Social Media and Digital Discipleship: The Road to Emmaus

In March 2020, the COVID 19 pandemic changed classrooms around the world.  While many students and teachers already embraced digital tools for learning, using digital tools for remote learning and ministry was a whole new ball game.  As the saying goes, necessity is the mother of invention, so those who may have been resistant to technology integration now had to quickly master new skills to stay relevant. The digital world now has the largest audience in history, making online communities not only vital to academic success but also one of the most effective ways to promote the Gospel and teachings of Jesus Christ. 

2020 and the Pandemic brought about many changes in our world.  One of them was the amount of time people were spending on social media.  Look at daily social media usage from 2018 and 2019 and imagine how the numbers have increased over the last year. 

  • 88% of teens and young adults use social media 

  • 79% of college graduates use at least 1 social media platform a day 

  • 60% of people with a high school diploma use social media 

 

Anyone who characterized social media as a problem in the past, now has to admit it is also rich with opportunity for evangelization and catechesis.  Keeping these statistics in mind, you can conclude that your students will become effective digital disciples merely by teaching them to effectively engage in the world they are already in.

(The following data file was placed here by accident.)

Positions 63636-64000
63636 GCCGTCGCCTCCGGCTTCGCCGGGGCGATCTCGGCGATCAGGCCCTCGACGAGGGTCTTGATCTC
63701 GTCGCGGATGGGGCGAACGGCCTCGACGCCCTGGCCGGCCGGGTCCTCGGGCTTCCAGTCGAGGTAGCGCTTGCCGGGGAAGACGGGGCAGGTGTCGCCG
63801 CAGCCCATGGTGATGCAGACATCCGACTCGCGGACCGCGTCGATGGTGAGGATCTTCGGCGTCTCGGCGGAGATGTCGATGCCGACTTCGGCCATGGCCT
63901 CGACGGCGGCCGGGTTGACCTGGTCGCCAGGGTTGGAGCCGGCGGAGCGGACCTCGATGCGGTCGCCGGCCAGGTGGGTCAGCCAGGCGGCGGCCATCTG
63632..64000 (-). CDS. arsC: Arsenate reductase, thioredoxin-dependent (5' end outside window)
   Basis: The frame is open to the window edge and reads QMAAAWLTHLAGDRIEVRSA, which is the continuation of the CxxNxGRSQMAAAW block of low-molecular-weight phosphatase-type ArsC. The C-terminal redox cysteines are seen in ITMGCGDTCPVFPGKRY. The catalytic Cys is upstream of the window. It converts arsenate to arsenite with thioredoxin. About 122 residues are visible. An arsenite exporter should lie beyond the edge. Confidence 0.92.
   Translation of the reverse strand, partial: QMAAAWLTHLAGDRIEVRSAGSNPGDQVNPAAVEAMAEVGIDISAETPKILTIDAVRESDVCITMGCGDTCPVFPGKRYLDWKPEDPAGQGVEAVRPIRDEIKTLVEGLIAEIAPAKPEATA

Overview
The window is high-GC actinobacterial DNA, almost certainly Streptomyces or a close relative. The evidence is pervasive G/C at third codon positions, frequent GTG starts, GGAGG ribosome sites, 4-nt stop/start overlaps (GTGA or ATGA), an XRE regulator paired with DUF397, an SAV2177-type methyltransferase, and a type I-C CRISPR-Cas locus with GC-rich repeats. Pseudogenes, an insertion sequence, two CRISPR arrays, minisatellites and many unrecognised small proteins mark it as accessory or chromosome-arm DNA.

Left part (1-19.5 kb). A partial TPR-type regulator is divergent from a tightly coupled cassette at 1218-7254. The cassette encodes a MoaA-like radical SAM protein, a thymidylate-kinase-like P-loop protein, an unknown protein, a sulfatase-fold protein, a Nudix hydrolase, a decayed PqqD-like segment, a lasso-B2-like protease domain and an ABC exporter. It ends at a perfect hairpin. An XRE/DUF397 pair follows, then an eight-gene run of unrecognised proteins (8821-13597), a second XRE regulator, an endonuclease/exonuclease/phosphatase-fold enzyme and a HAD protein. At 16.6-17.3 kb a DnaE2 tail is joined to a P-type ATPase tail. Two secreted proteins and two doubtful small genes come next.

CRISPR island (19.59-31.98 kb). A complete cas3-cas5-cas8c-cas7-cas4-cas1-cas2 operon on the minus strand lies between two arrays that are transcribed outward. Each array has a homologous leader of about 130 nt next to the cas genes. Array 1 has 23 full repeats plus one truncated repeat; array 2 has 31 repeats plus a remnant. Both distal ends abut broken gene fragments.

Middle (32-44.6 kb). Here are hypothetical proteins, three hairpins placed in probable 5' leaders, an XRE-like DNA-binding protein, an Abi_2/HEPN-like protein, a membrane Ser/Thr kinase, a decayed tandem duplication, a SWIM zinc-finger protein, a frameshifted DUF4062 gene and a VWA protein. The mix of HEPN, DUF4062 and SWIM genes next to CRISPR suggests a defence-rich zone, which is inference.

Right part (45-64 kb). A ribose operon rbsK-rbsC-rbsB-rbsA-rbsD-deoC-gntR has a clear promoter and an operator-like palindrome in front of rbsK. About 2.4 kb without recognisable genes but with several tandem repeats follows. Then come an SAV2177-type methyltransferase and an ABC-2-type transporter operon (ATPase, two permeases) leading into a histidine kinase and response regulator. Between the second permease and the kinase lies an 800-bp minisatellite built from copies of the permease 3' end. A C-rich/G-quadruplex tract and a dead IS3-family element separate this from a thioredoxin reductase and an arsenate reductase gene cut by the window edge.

Ways to connect digital tools with faith formation.

  1. Lead by example – Witness respectful treatment of others in digital spaces.  Resist the urge to blast someone for differences of opinion.  Represent the loving teachings of Jesus Christ on social media the same way as you would face to face.

  2. Curate tools for faith formation – A list of apps, resources or sites where students and their families can go to learn more about their faith, or assist in deepening their prayer life is a great place to start.

  3. Promote student expression – One of the stigmas of social media is people fearing saying the “wrong” thing.  This also trickles into faith life.  Help students feel comfortable in their knowledge and ability to talk about their faith in digital spaces.

  4. Connect safety with theology – We should not just tell students behaviors to avoid getting in trouble, but connect them with Catholic teachings such as respect, human dignity,  morality and social justice.

  5. Create communities of faith – The great work you already do, deserves a digital home.  Connecting people in digital faith communities, either to replace or enhance in-person interactions will help build digital disciples.

Jesus walked with the disciples on the road to Emmaus.  They did not recognize His presence in the beginning, perhaps because He did not look like He had in the way they were used to seeing and interacting with Him.  We believe that God is present in all things, so it is our responsibility as educators and ministry leaders to walk alongside young people in their relationship with technology and social media as a tool for their faith formation as well as an example to others.

The Digital Discipleship movement is designed to align faith-based values with digital citizenship and online behavior.  With the pandemic and quick jump to virtual learning and remote work, expanding understanding of Digital Discipleship in relationship to evangelization and catechesis is more urgent than ever.

References:
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